Women in times of crisis: The Covid-19 pandemic

During the past couple of years, the whole world lived a reality like no other. Since 2020, people were holding their breath trying to figure out how to stay safe while trying to manage a different new lifestyle titled with social isolation, financial pressure, a novel Covid-19-related glossary, and an increase in mental health problems. The virus that stopped the ongoing life of an entire planet managed to apply a change on many different levels, yet it could not affect the significance of being a woman or a girl in a time of crisis. The “female resilience journey during the covid-19 crisis”, as the British Council in Morocco called it, manifested the powerful leadership skills women have and how mothers can shoulder the extra burden, especially if the case is a working mother.

The International Women’s Day website mentioned that “there is something incredibly powerful about sharing the journey of women”, let alone the journey of millions of women during a global pandemic, showing up too many essential jobs and being in the front line while the world was in lockdown.

Remote work was a common resolution to overcome the effects of the coronavirus, yet for women, it was not an ideal situation, particularly for mothers. Employed mothers who were working from home during the pandemic were tremendously tenacious and reliable, though it is not an easy thing to do.

António Guterres, the United Nations secretary-general, said in a message on International Women’s Day: “We celebrate women and girls everywhere. We celebrate their contributions to ending the COVID-19 pandemic. Their ideas, innovations, and activism that are changing our world for the better. And their leadership across all walks of life.”

Moroccan women played a significant role in the response to combating the Covid-19 pandemic. According to UN Women, women account for 57% of medical staff, 66% of paramedical staff, and 64% of social sector civil servants. This shows how vital is the part that women play in Moroccan society which was obvious during the pandemic.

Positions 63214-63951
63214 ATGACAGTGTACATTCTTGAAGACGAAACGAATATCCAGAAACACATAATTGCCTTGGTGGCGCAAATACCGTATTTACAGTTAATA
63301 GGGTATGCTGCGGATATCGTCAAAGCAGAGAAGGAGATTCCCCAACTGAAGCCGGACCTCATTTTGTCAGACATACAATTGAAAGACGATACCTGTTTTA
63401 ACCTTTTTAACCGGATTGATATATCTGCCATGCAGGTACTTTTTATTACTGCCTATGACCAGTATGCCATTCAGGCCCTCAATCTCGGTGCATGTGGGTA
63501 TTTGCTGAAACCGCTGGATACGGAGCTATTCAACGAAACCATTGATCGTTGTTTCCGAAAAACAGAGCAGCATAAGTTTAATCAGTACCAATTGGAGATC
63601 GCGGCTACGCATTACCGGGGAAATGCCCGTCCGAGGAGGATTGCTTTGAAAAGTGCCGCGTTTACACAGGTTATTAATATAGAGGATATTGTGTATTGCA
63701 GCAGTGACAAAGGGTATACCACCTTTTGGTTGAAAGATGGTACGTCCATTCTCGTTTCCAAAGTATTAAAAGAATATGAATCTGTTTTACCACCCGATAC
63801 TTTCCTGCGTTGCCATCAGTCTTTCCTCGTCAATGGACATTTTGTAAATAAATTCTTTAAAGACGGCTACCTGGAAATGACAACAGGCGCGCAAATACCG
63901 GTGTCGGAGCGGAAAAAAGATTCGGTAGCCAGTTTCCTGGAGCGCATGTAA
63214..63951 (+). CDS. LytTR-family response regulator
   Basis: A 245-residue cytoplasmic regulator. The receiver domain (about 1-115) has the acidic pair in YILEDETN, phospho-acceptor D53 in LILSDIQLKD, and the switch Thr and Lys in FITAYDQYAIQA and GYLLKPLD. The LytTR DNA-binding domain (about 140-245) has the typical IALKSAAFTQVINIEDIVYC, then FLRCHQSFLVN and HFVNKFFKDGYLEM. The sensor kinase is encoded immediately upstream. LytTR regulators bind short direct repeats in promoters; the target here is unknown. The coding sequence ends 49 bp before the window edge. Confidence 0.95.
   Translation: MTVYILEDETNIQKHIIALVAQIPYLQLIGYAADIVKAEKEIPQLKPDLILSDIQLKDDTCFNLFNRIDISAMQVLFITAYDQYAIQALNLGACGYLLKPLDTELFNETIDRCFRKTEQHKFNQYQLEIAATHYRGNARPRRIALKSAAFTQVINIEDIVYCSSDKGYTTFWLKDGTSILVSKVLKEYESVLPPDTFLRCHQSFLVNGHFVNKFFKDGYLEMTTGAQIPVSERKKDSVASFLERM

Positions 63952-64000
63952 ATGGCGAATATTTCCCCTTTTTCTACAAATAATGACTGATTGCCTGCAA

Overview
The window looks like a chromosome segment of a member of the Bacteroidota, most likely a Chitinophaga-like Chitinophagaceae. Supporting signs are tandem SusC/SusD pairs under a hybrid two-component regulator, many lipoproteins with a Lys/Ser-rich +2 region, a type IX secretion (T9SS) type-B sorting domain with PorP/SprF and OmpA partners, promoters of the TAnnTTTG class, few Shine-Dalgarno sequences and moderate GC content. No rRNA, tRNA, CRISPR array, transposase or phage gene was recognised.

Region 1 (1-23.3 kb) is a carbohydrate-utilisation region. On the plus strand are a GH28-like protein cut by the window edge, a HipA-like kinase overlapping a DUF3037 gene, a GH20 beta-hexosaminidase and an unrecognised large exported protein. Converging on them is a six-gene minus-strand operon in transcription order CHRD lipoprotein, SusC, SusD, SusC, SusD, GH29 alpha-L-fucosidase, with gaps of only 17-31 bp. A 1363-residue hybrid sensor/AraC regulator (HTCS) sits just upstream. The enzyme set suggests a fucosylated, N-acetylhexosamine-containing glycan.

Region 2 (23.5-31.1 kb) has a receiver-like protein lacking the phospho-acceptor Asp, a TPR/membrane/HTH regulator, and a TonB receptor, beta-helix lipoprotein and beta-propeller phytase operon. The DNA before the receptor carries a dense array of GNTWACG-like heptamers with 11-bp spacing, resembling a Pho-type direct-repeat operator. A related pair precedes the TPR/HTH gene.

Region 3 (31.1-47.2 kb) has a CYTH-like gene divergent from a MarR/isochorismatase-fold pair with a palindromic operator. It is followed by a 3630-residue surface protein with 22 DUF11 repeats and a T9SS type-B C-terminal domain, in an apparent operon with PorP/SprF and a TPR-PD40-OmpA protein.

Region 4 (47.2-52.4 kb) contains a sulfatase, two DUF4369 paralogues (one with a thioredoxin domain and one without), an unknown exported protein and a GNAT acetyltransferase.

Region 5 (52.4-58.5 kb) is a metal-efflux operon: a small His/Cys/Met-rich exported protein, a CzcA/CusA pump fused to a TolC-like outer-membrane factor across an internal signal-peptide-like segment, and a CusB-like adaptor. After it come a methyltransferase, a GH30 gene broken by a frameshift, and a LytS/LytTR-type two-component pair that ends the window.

Sarah Kaddour, a dentist who works in a clinic in Casablanca, told her three-times-covid-positive story to SNRTnews. Being amongst a medical staff during a pandemic undoubtedly doubles the pressure, but the fact that she had the coronavirus three times made her even more terrified and more cautious. Kaddour was worried to infect her family members which led to her following a strict social distancing protocol. She said that due to being a doctor, she became committed to being an ideal example when it comes to following precautionary measures. For her, these past couple of years were filled with stress.

During the pandemic, Maimouna Amidan from Dakhla founded a social work center called Taiba to help women integrate into society in a time of crisis. Amidan explained to Le360 in an interview that one of the main causes to establish this center was the unpleasant reality women lived in which was unveiled by the covid-19 pandemic. Taiba is a center that helps women from different ages greatly enhance their part in their community and give consultancy to women who were victims of abuse. Aicha is an old widowed mother of six unemployed children, she tried to find a job to save herself and her kids from poverty in the pandemic, yet she did not find one. In her interview with Alhurra, Aicha explained how she had no solution but to sell homemade bread in the streets so she can feed her children and avoid the social and economic effects of the pandemic.

The Covid-19 pandemic represents a period that emphasized the important role of Moroccan women in a time of crisis, yet it also exposed the truth about women’s rights in real life and how these rights are largely ignored. As António Guterres said: “We cannot emerge from the pandemic with the clock spinning backwards on gender equality. We need to turn the clock forward on women’s rights. The time is now.”

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